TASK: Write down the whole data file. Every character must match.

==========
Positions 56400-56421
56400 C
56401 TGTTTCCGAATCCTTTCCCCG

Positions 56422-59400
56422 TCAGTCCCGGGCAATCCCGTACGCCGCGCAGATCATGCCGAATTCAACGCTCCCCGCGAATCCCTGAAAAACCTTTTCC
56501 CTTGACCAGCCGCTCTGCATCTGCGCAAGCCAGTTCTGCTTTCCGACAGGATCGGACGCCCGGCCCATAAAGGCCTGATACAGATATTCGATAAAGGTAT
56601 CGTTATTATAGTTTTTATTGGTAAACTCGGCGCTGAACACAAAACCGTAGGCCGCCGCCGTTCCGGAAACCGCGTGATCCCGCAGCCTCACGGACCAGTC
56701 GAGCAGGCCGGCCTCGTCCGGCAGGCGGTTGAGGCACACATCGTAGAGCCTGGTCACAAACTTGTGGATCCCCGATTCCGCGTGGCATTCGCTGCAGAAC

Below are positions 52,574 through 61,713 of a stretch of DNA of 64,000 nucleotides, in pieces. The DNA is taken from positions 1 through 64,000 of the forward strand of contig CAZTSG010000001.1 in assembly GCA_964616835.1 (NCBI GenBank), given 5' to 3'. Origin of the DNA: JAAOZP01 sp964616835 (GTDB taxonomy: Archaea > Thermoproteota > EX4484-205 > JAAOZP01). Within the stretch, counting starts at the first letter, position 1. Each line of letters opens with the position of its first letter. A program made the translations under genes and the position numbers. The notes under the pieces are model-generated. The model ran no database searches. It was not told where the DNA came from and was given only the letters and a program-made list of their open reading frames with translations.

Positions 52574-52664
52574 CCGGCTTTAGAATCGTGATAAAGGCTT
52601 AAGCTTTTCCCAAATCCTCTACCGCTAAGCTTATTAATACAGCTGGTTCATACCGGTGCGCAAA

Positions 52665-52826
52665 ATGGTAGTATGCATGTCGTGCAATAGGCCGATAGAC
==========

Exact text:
Positions 56400-56421
56400 C
56401 TGTTTCCGAATCCTTTCCCCG

Positions 56422-59400
56422 TCAGTCCCGGGCAATCCCGTACGCCGCGCAGATCATGCCGAATTCAACGCTCCCCGCGAATCCCTGAAAAACCTTTTCC
56501 CTTGACCAGCCGCTCTGCATCTGCGCAAGCCAGTTCTGCTTTCCGACAGGATCGGACGCCCGGCCCATAAAGGCCTGATACAGATATTCGATAAAGGTAT
56601 CGTTATTATAGTTTTTATTGGTAAACTCGGCGCTGAACACAAAACCGTAGGCCGCCGCCGTTCCGGAAACCGCGTGATCCCGCAGCCTCACGGACCAGTC
56701 GAGCAGGCCGGCCTCGTCCGGCAGGCGGTTGAGGCACACATCGTAGAGCCTGGTCACAAACTTGTGGATCCCCGATTCCGCGTGGCATTCGCTGCAGAAC

Below are positions 52,574 through 61,713 of a stretch of DNA of 64,000 nucleotides, in pieces. The DNA is taken from positions 1 through 64,000 of the forward strand of contig CAZTSG010000001.1 in assembly GCA_964616835.1 (NCBI GenBank), given 5' to 3'. Origin of the DNA: JAAOZP01 sp964616835 (GTDB taxonomy: Archaea > Thermoproteota > EX4484-205 > JAAOZP01). Within the stretch, counting starts at the first letter, position 1. Each line of letters opens with the position of its first letter. A program made the translations under genes and the position numbers. The notes under the pieces are model-generated. The model ran no database searches. It was not told where the DNA came from and was given only the letters and a program-made list of their open reading frames with translations.

Positions 52574-52664
52574 CCGGCTTTAGAATCGTGATAAAGGCTT
52601 AAGCTTTTCCCAAATCCTCTACCGCTAAGCTTATTAATACAGCTGGTTCATACCGGTGCGCAAA

Positions 52665-52826
52665 ATGGTAGTATGCATGTCGTGCAATAGGCCGATAGAC